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An American youngster who became a propaganda figure for the Islamic State and who once threatened President Donald Trump is happy to be back in the United States after his years-long ordeal.
Known only as Matthew, the 13-year-old, who now lives in Florida with his father after being flown home by the U.S. military in 2018, once appeared in a video telling the president “the battle” with ISIS would “end in your lands.”
“I was so young I did not really understand any of it,” Matthew told the BBC.
He was only eight years old when he was taken to Syria by his mother, Samantha Sally, and stepfather Moussa Elhassani, in April 2015, he told the BBC’s Panorama and PBS’ “Frontline.”
“We ran across an area that was very dark,” Matthew said. “It was at night, there was a lot of random spots of barbed wire… There wasn’t much going through my head except, ‘I need to run.’”
The family settled in Raqqa, Syria, the city ISIS claimed as the capital of its self-declared caliphate.
“It was pretty noisy, gunshots normally,” Matthew explained. “Once in a while a random explosion, like far away, though. So we didn’t have too much to worry about.”
His stepfather would become a sniper for ISIS, and Matthew would be featured in several propaganda videos. In one of them, he assembled a suicide belt, while in another, he broke down an AK-47 rifle.
But it was his video in which he called himself Yusuf where he threatened President Trump that was the most noted.
“My message to Trump, the puppet of the Jews: Allah has promised us victory and he’s promised you defeat,” he says in the video. “This battle is not going to end in Raqqa or Mosul. It’s going to end in your lands… So get ready, for the fighting has just begun.”
Matthew said in the interview that he didn’t have any choice but to participate in making the video, noting that, at the time, his stepfather was “starting to lose it” and had frequent outbursts.
Eventually, Elhassani was killed in a drone strike. Shortly afterward, Sally took her four kids and got them out of the war-torn region.
“I was happy ’cause I didn’t like him, obviously,” Matthew said. “I don’t think I should have been, because a person died, but I was. We were all crying out of joy.”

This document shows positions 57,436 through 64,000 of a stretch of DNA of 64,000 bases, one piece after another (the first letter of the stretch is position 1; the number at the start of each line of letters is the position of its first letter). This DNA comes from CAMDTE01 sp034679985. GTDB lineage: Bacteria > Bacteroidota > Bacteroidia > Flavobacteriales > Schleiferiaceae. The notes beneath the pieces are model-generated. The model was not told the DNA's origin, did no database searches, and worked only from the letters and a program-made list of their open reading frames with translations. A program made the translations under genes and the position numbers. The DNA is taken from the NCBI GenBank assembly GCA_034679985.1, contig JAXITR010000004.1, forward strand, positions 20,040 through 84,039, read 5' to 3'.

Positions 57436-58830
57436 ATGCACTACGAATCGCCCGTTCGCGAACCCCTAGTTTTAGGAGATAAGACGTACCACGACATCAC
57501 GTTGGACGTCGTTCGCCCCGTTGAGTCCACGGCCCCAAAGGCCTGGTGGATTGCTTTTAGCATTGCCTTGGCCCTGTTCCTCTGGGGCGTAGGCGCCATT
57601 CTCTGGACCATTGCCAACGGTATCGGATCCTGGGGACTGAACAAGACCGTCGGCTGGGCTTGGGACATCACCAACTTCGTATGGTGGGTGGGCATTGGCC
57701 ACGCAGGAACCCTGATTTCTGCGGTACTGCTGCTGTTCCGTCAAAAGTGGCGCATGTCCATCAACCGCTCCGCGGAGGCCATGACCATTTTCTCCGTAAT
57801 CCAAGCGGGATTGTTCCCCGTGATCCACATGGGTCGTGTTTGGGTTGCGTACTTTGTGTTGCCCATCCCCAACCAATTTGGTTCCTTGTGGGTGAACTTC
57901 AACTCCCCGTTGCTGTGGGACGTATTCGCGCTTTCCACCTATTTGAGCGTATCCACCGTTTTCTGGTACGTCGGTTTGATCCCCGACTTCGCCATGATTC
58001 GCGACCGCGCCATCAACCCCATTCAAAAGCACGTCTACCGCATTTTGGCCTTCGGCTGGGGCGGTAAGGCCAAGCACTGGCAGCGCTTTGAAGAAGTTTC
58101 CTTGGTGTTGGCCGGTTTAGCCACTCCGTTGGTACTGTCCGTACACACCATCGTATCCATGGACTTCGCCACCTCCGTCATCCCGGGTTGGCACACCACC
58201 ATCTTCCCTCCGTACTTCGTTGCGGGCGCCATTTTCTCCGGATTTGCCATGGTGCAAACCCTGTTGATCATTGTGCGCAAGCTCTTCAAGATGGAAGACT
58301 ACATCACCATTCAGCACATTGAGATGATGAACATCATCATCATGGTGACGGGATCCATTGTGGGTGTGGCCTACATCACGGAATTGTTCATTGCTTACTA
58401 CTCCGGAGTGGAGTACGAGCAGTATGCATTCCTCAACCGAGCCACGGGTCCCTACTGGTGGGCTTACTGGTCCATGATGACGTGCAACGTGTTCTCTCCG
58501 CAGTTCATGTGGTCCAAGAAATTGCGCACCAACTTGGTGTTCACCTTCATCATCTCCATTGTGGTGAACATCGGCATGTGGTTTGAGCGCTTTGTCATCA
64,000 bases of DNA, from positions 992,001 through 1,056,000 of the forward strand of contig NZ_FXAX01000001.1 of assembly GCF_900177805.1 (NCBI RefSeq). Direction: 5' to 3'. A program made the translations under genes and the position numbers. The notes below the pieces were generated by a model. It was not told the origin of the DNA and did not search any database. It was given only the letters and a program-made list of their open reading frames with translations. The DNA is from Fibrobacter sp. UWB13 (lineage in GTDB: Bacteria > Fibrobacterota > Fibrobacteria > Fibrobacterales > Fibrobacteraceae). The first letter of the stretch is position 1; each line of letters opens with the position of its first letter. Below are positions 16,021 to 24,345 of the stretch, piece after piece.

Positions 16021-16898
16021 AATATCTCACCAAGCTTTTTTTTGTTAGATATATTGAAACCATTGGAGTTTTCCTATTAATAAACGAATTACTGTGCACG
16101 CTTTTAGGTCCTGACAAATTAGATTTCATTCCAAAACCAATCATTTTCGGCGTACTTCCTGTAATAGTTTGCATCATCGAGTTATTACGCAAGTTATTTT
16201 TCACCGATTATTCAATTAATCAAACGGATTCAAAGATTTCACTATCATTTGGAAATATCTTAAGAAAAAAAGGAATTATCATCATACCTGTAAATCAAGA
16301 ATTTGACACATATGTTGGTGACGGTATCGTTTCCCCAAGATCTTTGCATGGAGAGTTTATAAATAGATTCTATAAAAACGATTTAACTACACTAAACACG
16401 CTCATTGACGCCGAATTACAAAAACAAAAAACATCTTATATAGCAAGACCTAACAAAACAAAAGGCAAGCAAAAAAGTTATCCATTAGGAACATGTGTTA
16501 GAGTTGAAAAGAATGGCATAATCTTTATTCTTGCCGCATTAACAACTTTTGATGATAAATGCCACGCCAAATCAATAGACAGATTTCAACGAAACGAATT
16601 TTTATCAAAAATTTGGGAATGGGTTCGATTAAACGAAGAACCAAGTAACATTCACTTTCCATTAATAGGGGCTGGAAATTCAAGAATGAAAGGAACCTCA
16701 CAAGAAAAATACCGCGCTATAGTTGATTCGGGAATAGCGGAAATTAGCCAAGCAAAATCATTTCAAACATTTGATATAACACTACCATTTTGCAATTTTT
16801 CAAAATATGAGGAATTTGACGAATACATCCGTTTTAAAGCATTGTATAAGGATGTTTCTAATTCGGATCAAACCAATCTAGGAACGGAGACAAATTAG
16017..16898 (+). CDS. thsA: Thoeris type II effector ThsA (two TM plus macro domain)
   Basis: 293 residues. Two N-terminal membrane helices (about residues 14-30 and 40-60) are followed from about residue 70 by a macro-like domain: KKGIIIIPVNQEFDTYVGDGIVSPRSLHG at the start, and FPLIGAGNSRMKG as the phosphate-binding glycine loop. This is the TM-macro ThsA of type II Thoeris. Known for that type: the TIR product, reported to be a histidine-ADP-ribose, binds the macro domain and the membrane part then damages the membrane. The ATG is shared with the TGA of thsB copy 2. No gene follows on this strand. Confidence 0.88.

The family was eventually sent to a detention camp, where Sally told officials she was tricked by Elhassani into traveling to Syria, where she helped buy slaves for him he would later rape.
Though claiming to be innocent, a Panorama/Frontline investigation turned up documents showing that she had made a number of trips to Hong Kong in the weeks before she and her children left the U.S. She also deposited some $30,000 in gold and cash in safety deposit boxes.
Prosecutors also discovered that she helped make the propaganda videos featuring her son. A Justice Department press release from last year says Sally, whose real name is Samantha Marie Elhassani, pleaded guilty to one count of concealing terrorism financing.
“Elhassani admitted that she traveled overseas and pre-positioned over $30,000 in cash and gold, knowing that the funds would be used by her husband and brother-in-law to join and support ISIS in Syria,” said Assistant Attorney General for National Security John C. Demers. “The National Security Division is committed to identifying and holding accountable those who support foreign terrorist organizations.”
For his part, when he was asked how it felt to be back in the U.S., Matthew described it as being “like sweet relief.”
“It’s like being in tight clothes or tight socks and shoes all day and then just taking it off and just feeling nice and chilling in a hot bath,” he said.
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